Libraries – shhhhh! – have secrets.Including, probably, yours. Just ask your librarian about the books that don’t circulate.  Books you don’t know about. Books not in any catalog or database.Books too rare, too wonderful, too terrible, too ridiculous or too scandalous to lend out.“This door is always locked,” says Sarah Kiefer, local history librarian, as she directs visitors into the sanctum sanctorum: the locked room behind the locked room at the Ridgewood (NJ) Public Library.Here, kept at a regulated temperature of between 63 and 65 degrees, are the treasures of the Local History Room of the library’s Bolger Heritage Center.The prize of the collection is an 8½-inch -by-14-inch volume, bound in embossed leather with brass clasps – dating, best estimate, from 1602. Open it – carefully, carefully – and you will see, written in antique typeface, words that are familiar to any English major: “Whan that Aprill with his shoures sote...”“The Canterbury Tales” is just part of “THE WORKES OF GEFFREY CHAVCER, newly Printed, with diuers additions,” a volume that has been in the Ridgewood collection, apparently, since the 1940s. “It’s not viewable outside the archives,” Kiefer says.How did it get there? No one seems quite sure. A bill of sale from March 4, 1944, indicates that the volume was sold from a “D.M. Beach, 52 High Street, Salisbury” for 7 pounds, 10 shillings, but how it ended up in Bergen County remains a mystery. “I would imagine this was an item that came to us as a gift,” says Ridgewood Library Director Nancy Greene. “We would never have gone out trying to buy that.”There’s more. Old bound volumes, dating from 1844 and 1845, of Graham’s Magazine, featuring first-time-in-print contributions by Henry Wadsworth Longfellow, Elizabeth Barrett (Browning), and one “Edgar A. Poe.” Also, from 1850, Household Words, a magazine edited by another author you may possibly have heard of: Charles Dickens. “It’s amazing the little treasures you can find in your local library,” Kiefer says. READ MORE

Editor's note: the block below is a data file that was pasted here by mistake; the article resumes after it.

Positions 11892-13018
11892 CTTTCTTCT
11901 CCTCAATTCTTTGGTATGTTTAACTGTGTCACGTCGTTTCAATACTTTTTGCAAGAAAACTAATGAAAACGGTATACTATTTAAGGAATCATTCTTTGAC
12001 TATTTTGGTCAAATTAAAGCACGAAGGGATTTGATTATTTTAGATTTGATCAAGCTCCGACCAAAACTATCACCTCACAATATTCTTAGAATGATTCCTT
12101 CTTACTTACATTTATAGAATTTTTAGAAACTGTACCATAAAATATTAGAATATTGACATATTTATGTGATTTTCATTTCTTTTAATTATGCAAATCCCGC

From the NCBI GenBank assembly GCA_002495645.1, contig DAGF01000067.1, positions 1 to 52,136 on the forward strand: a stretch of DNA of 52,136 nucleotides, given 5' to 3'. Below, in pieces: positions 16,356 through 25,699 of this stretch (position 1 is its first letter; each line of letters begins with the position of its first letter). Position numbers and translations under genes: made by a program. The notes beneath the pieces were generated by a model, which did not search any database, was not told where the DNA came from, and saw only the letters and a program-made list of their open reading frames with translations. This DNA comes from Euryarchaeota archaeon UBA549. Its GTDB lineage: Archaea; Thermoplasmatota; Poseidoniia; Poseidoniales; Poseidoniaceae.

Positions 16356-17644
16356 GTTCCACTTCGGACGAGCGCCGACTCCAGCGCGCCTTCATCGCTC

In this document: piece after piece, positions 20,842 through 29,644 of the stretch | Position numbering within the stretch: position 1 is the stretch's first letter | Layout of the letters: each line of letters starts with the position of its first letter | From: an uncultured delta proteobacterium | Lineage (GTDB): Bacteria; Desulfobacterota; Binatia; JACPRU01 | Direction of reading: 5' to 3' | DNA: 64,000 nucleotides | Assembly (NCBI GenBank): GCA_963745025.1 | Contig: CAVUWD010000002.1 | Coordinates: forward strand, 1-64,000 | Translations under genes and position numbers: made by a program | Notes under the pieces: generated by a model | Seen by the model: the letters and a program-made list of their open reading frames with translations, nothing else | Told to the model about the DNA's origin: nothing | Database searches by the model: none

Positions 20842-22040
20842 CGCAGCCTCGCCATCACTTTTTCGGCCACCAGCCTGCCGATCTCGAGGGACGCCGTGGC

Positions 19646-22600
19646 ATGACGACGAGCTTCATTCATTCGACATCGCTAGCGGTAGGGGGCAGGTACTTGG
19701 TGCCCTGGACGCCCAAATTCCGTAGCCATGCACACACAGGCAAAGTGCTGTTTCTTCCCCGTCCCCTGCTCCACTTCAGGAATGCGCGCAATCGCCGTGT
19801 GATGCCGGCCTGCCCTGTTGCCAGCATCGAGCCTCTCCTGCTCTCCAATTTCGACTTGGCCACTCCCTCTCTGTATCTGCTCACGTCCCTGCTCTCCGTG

Most graduates get flowers or a nice dinner to mark the occasion. But Craig Del Mundo had something even more romantic in mind.Del Mundo, an FIU (Florida International University) grad who received his bachelor’s in Information Technology in 2013, wanted to surprise his girlfriend of five years, Danahlyn Tamola – who was set to receive her master’s of Business Administration from FIU (she had previously earned a bachelor’s in Psychology in 2011)– with an engagement ring.His choice of proposal location? The Green Library at Modesto A. Maidique Campus. The pair had met on the second floor years earlier, after mutual friends invited Del Mundo, then a recent transfer student, to their hangout spot in order to welcome him to FIU.Del Mundo enlisted the help of family and friends, who lured Tamola to the library after the commencement ceremony had finished. He then got down on one knee and asked his best friend if she would spend the rest of her life with him. READ MORE